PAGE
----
ACA Members Push RSN Conditions for AT&T-DirecTV

Tell Wheeler FCC Should Not OK Deal Without Them
Author:
Publish date:

WASHINGTON -- The American Cable Association is taking its call for regional sports network-related conditions on the AT&T/DirecTV deal directly to the chairman of the Federal Communications Commission.

In a letter to Tom Wheeler Thursday (July 9), 27 ACA members said they were "extremely concerned that following the completion of the AT&T and DirecTV merger, the combined company will charge us higher carriage fees for its Root Sports regional sports networks (“RSNs”) than the two could charge remaining as separate entities."

They said they don't mind competing head to head with other distributors, but that they are "put in a bind when purchasing 'must have' RSN programming from direct rivals like DirecTV and AT&T." They also said that bind would factor into whether they would have sufficient capital to invest in broadband.

They said that without conditions. including baseball-style arbitration of carriage disputes and an improved version of the FCC's non-discriminatory access remedy, the deal should be rejected.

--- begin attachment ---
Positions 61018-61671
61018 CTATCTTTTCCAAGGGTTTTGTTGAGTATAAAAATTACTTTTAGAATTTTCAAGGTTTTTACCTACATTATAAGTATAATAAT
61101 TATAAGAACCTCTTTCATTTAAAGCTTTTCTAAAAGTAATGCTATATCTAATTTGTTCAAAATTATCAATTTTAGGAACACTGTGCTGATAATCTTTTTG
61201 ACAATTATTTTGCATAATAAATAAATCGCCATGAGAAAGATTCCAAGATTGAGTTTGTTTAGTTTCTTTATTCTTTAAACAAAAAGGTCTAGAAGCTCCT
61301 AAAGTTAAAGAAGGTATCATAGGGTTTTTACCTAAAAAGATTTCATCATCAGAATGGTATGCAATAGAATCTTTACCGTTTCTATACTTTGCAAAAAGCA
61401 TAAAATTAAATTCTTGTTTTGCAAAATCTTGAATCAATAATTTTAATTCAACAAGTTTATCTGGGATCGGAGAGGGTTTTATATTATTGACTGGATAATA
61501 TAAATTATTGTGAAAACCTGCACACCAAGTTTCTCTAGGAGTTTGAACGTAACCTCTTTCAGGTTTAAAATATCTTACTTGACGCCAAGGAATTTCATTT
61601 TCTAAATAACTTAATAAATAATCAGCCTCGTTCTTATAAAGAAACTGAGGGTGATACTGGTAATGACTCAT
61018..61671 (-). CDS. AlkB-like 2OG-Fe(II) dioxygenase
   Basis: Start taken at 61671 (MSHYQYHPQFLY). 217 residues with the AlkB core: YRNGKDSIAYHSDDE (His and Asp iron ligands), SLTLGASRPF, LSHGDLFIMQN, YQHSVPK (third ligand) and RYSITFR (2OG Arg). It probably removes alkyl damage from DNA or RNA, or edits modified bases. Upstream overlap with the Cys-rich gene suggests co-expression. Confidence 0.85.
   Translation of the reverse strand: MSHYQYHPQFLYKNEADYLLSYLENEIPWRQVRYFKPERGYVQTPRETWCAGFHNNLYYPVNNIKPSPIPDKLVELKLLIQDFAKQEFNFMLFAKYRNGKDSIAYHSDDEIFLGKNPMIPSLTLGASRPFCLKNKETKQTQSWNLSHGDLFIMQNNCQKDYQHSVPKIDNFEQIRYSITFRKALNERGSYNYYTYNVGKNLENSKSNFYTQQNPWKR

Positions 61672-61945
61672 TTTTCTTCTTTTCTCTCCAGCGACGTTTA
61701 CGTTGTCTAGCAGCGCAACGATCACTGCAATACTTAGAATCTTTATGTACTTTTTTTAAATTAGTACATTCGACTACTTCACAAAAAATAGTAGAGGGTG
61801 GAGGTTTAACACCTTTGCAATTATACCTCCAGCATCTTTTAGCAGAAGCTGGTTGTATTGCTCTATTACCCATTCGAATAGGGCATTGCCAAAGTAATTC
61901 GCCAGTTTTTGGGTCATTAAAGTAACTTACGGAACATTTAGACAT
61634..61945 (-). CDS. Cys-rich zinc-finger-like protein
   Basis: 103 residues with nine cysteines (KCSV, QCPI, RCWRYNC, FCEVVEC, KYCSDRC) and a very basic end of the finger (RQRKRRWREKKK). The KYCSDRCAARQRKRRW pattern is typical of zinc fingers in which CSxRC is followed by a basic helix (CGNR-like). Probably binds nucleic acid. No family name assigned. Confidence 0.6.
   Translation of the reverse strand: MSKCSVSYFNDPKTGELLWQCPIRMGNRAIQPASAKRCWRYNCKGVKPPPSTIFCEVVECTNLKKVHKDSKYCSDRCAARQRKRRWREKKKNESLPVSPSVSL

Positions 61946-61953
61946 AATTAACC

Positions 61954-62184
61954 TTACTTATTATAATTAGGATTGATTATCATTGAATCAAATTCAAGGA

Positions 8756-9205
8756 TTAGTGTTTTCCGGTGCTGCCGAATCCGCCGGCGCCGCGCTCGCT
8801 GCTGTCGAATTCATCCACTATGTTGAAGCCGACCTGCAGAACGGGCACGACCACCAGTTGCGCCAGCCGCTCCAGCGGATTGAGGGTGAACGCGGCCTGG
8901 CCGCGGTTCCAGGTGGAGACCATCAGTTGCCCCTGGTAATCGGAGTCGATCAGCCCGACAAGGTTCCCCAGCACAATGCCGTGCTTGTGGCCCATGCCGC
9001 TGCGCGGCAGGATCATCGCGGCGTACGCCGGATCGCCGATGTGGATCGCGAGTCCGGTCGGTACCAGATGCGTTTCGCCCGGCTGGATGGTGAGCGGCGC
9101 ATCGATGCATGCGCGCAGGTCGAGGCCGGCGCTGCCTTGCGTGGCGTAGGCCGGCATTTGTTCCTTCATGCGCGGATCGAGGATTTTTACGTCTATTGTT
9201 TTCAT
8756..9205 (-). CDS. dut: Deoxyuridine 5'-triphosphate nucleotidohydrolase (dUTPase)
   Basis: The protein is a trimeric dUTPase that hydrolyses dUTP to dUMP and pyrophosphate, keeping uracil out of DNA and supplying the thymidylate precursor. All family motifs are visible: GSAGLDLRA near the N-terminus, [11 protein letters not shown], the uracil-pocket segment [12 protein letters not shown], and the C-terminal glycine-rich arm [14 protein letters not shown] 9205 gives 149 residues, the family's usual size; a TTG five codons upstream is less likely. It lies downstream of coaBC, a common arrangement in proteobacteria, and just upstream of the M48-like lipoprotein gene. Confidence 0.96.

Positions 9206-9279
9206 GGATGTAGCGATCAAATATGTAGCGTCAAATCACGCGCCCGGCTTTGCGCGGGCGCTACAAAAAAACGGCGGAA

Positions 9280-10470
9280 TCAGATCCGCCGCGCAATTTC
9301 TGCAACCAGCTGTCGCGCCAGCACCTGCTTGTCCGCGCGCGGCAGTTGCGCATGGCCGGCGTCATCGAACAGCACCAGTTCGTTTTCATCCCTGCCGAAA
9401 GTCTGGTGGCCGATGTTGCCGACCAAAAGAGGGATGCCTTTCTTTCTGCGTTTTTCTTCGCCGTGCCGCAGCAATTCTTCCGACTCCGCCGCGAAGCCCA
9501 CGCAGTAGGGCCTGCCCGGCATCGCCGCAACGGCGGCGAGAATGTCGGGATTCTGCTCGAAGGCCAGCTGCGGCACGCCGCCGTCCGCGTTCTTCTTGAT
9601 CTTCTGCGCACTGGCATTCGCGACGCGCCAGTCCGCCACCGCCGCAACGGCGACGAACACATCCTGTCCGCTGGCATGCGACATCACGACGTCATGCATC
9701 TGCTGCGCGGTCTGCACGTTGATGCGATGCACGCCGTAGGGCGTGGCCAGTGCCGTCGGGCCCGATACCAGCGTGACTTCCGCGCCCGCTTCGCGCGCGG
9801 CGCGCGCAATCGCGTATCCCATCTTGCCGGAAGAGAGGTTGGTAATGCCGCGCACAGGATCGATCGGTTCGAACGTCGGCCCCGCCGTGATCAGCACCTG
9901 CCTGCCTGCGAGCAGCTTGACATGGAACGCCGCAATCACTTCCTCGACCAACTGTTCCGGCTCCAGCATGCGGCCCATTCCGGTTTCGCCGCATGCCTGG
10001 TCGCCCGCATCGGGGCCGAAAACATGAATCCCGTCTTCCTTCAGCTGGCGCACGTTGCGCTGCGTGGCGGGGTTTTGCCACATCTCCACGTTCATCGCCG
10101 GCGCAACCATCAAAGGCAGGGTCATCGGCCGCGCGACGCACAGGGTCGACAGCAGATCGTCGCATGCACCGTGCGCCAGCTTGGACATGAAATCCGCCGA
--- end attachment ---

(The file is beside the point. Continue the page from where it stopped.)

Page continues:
The ACA has staked out the RSN issue as a key one in the FCC's vetting. Earlier in the week it took aim at what it said appeared to be the FCC's plan not to apply any regional sports network conditions to the AT&T/DirecTV merger, which the FCC is widely expected to approve in the next week or so.

“ACA is deeply disappointed that the Federal Communications Commission appears headed toward approving AT&T’s merger with DirecTV without shielding consumers from being overcharged for three Root Sports regional sports networks (RSNs) owned by DirecTV and a fourth Roots Sports RSN currently co-owned by AT&T and DirecTV," said ACA President Matthew Polka in a statement Tuesday (July 7).

In the letter, the cable ops, all of whom said they purchase RSN's from DirecTV/AT&T, echoed that concern.

ACA is concerned that the deal will result in higher prices for rivals' access to DirecTV's four owned RSNs, which operate as Root Sports Northwest, Pittsburgh, Rocky Mountain and Southwest, a point it made in comments to the FCC last month.

Similar concerns were raised earlier this month by Houston cable provider enTouch Systems.

Related